Aaron Hernandez sits in the courtroom of the Attleboro District Court during his hearing on August 22, 2013 in North Attleboro, Massachusetts.

Aaron Hernandez May Highlight Pot Use As Parth Of ‘Diminished Capacity’ Defense

Disgraced and jailed former NFL star Aaron Hernandez could be contemplating turning to a marijuana defense in hopes of beating double-murder charges.

The Boston Herald reports the former New England Patriots tight end plans to possibly call two experts to the stand during his trial that starts next week to talk about his regular use of the drug while in the NFL and the effects it could have on someone’s “medical and psychological” profile.

“Sometimes these experts get on the stand and say that based on their testing and review of the evidence that they don’t believe the defendant had the mental ability to form an intent to kill,” said longtime criminal defense attorney Robert Sheketoff who is not involved in the case.

“It’s not a full defense, but it negates something the commonwealth has to prove beyond a reasonable doubt.”

The 26-year-old Hernandez is already serving life without the possibility of parole for the 2013 execution-style killing of onetime associate Odin Lloyd. During that trial, his rampant use of the drug emerged as a key factor. On the night of the killing, prosecutors noted Hernandez ran up a $243 bar tab and smoked marijuana throughout the evening.

Sources also claimed Lloyd was known as the “blunt master” and was the source of the drug Hernandez often smoked as much of as an ounce per day. He and Hernandez were also considered “smoke buddies.”

Aaron Hernandez is escorted into the courtroom of the Attleboro District Court for his hearing on August 22, 2013 in North Attleboro, Massachusetts. [Image by Jared Wickerham/Getty Images].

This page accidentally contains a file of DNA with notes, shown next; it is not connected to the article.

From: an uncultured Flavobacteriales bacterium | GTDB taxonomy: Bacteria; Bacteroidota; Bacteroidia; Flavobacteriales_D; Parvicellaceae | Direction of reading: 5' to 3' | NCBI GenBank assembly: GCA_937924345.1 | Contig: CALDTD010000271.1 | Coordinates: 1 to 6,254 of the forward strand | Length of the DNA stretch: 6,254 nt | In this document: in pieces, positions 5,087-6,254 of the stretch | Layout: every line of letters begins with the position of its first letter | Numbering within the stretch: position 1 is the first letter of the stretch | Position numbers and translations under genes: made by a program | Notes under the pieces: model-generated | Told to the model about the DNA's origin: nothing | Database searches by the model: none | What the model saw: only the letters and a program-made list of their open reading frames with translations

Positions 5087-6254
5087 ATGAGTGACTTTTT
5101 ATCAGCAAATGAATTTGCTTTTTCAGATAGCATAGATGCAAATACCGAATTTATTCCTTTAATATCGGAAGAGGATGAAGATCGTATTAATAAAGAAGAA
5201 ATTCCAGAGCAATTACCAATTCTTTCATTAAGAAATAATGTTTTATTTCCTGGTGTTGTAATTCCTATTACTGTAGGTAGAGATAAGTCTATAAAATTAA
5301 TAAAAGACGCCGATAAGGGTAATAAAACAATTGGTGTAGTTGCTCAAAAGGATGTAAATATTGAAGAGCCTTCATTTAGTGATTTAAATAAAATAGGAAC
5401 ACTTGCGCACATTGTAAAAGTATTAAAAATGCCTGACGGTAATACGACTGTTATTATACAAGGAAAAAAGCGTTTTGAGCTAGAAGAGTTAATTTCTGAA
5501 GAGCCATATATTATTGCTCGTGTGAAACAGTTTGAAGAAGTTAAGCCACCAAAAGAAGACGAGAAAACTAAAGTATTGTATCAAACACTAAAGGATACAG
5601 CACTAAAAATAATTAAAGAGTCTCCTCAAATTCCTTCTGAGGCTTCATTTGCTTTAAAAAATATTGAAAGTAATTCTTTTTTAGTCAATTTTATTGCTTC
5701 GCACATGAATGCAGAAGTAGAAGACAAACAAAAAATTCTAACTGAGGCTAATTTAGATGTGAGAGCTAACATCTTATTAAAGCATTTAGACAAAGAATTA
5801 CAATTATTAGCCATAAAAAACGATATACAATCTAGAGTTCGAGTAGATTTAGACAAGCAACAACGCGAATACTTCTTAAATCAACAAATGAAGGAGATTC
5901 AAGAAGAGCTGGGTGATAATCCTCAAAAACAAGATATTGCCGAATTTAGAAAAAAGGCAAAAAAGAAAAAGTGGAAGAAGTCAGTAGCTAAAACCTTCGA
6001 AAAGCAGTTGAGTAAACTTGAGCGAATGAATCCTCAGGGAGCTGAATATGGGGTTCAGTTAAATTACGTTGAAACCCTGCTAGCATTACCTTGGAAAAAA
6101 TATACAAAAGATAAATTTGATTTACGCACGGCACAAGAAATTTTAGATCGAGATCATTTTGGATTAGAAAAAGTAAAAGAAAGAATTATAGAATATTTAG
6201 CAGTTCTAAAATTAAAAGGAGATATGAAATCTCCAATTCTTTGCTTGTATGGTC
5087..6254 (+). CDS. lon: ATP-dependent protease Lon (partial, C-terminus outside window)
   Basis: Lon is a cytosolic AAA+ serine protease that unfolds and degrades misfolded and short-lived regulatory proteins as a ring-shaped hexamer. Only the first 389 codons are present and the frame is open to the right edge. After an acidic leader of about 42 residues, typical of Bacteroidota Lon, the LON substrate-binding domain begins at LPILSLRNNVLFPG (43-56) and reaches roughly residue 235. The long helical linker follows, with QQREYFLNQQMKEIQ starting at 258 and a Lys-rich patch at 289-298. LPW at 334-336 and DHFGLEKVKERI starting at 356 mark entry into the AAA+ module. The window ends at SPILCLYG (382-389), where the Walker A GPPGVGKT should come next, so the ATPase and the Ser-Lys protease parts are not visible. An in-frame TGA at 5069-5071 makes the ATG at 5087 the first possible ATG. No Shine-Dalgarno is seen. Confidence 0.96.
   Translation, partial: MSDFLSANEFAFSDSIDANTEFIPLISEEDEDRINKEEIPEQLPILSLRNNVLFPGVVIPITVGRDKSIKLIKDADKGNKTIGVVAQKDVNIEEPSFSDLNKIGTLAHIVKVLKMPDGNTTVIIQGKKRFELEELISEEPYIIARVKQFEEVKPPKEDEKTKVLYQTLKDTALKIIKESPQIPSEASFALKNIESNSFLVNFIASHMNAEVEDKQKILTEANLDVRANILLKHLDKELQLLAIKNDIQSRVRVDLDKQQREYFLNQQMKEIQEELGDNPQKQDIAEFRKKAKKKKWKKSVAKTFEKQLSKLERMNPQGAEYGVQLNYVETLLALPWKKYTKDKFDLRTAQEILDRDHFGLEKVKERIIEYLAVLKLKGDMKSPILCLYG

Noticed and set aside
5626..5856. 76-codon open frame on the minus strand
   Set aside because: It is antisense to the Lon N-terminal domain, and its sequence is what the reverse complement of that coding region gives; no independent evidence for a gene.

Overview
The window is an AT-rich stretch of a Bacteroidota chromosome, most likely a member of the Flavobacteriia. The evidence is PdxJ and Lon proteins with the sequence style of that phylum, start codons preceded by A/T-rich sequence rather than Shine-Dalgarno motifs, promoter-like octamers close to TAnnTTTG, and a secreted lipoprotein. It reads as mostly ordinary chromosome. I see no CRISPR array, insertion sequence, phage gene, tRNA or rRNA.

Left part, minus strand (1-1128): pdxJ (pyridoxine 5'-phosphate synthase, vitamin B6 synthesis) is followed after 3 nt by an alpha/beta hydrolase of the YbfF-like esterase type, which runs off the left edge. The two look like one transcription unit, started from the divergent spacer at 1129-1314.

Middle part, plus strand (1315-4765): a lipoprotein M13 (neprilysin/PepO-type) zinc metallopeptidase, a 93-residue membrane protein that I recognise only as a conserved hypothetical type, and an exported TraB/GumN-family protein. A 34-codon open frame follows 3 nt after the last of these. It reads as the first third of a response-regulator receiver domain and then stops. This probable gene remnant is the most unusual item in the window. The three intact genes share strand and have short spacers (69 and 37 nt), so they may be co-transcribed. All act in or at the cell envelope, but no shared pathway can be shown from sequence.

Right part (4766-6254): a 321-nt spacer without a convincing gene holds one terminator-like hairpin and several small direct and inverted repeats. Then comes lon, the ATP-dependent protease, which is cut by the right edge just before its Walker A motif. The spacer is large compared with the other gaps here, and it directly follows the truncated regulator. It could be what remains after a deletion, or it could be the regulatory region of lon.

While some media outlets have reported Hernandez is now sporting gun tattoos of the alleged murder weapon in connection with the drive-by, double slaying, he has yet to plead guilty to any of the charges.

Hernandez’s new defense team now includes famed Casey Anthony attorney Jose Baez, who gained notoriety for his defense of her on charges she murdered her young daughter. Baez is expected to use the pot theory to argue Hernandez had diminished capacity at the time he is accused of gunning down Safiro Furtado and Daniel de Abreu after one of them allegedly spilled a drink on him on the night in question and neglected to apologize.

In retaliation, Hernandez is accused of opening fire on both of them as sat at a stoplight outside a downtown Boston club in 2012.

“At that point, if you are using this tactic, you are probably trying to get it down to second-degree murder or manslaughter,” Phil Tracy, a criminal defense attorney also not involved in the case, told The Herald.

“You would try to say that repeated and prolonged use of marijuana had an effect on his brain so he couldn’t form clear intent to commit first-degree murder.”

Head coach Bill Belichick of the New England Patriots speaks to the media after Super Bowl 51 at NRG Stadium on February 5, 2017 in Houston, Texas. [Image by Larry Busacca/Getty Images].

Baez and company are also expected to hammer home the fact prosecutors lack forensic evidence in the case and a key eyewitness could be considered unreliable based on his checkered past.

Meanwhile, Bill Belechick, Hernandez’s former coach with the Patriots, has emerged as someone who could be called to testify as a defense witness. Offensive coordinator Josh McDaniels and former Florida teammate and current Steelers lineman Maurkice Pouncey are also on a list of possible witnesses.

Belichick coached Hernandez for three years and signed him to a five-year, $40 million extension — one of the biggest contracts in Patriots history — as one of quarterback Tom Brady’s favorite targets. After news of the Lloyd charges became public fodder, the team voided the remainder of the deal and severed all ties with him.

A Denver recently tried the same pot intoxication defense Hernandez is rumored to be considering on charges of killing his wife before ultimately withdrawing his plea and pleading guilty.

[Featured Image by Jared Wickersham/Getty Images]

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